(HOST) For commentator Rich Nadworny, one of the most interesting things about the unexpected revolutions in Egypt, Tunisia and other part of North Africa, is the role social media played in supporting them.
(NADWORNY) The news of the unexpected revolutions in northern Africa, in Tunisia and in Egypt, has excited all of us here at home. The most amazing thing that happened is that people actually took the risk to revolt at all. For me, I’m amazed at the role social media played in making these revolts happen.
Now, I don’t think anyone is saying that social media CAUSED the uprisings. Back when the Iranians rose up against their corrupt officials and fixed election, many of us were struck by how we were able to follow everything going on in Teheran through our social channels. In that instance social media played mainly the role of informing the foreign public.
But this time around, social media played a much more active role. In both Tunisia and Egypt, people used Facebook to rally around abuses and injustices. They used the tools to debunk government propaganda. And they finally used social media to help organize the rallies themselves and bring people out on the streets.
After Iran, best selling author, Malcolm Gladwell wrote a much-publicized article in the New Yorker criticizing the role of social media in revolutions. Gladwell believed that revolutions need a strict, top down hierarchy with strong personal connections to succeed. Social media, he argued, is all about weak connections which is good for information, but lousy to get people to actually take action.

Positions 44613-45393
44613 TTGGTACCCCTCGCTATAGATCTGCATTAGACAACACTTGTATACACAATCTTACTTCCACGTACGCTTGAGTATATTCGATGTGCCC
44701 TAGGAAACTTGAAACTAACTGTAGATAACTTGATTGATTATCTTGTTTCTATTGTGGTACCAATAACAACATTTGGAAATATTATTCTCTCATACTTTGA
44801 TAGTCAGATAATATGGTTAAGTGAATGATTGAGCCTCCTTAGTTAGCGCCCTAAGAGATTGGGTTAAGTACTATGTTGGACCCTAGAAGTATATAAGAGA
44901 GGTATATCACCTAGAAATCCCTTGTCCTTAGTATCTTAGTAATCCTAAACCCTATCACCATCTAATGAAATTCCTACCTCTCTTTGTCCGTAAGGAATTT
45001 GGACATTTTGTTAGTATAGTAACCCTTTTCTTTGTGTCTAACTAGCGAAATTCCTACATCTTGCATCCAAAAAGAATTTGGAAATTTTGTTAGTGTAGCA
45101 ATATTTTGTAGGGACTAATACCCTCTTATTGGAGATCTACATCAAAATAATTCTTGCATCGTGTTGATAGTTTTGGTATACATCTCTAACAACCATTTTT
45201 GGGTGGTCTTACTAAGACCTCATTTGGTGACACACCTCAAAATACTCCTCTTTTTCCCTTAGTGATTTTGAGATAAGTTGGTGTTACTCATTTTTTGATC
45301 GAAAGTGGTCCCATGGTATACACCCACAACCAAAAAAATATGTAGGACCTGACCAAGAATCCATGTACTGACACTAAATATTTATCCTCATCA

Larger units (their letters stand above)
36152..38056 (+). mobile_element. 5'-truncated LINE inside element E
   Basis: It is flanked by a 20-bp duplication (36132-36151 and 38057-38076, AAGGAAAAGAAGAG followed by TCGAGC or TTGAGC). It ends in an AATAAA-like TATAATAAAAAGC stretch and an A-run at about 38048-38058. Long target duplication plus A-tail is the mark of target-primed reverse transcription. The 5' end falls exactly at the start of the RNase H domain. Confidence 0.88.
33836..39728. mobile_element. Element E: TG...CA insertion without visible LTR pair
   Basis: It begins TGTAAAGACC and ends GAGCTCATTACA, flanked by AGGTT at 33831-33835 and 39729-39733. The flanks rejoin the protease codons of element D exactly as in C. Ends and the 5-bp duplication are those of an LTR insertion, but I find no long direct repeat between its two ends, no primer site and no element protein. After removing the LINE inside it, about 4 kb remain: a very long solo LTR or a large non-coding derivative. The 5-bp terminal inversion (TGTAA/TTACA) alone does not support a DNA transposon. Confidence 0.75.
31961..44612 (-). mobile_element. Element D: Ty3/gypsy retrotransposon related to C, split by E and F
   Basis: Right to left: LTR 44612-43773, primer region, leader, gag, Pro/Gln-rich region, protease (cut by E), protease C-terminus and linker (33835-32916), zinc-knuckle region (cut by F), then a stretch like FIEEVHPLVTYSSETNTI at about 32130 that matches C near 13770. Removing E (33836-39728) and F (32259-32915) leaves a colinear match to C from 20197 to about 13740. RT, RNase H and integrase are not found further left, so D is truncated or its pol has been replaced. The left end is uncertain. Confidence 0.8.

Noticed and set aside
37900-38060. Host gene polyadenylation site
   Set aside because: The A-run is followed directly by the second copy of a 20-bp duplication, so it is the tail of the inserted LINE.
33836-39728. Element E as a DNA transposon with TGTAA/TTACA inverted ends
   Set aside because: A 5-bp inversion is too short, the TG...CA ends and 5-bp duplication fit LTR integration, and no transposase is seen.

The events over the last few months seem to prove Gladwell wrong. Social media can, it seems, encourage people to gather and even to overthrow despots. I think a crucial ingredient here is the existence of a solid middle class. It’s that class that understands best how much opportunity they lose through institutionalized corruption and greed. It’s that class which has access to the technology and to the world outside of their own country.
Those are the people who rose up in Egypt and Tunisia. They were already on Facebook and Twitter before any of this happened. When you think about it, those were the types of people who started our American Revolution: middle class, educated, and dependent on the hot technology of the day, the political pamphlet.
No, technology doesn’t cause revolutions. But new technology usually gives people the means to communicate ideas with one another and to challenge official information. A true sign of danger, corruption and despotism is when governments, companies or political organizations try to limit news and criticism while increasing propaganda.
People in Tunisia and Egypt finally got fed up with the corruption, the abuse of power and the propaganda. Social media gave the people the communication tools they needed to organize.
It’s a warning to oligarchs all over the world, even here in the U.S. People will continue to use social media to call out falsehoods and abuses. And in the decade ahead, it’s likely we’ll see more of this as technological access accelerates around the world.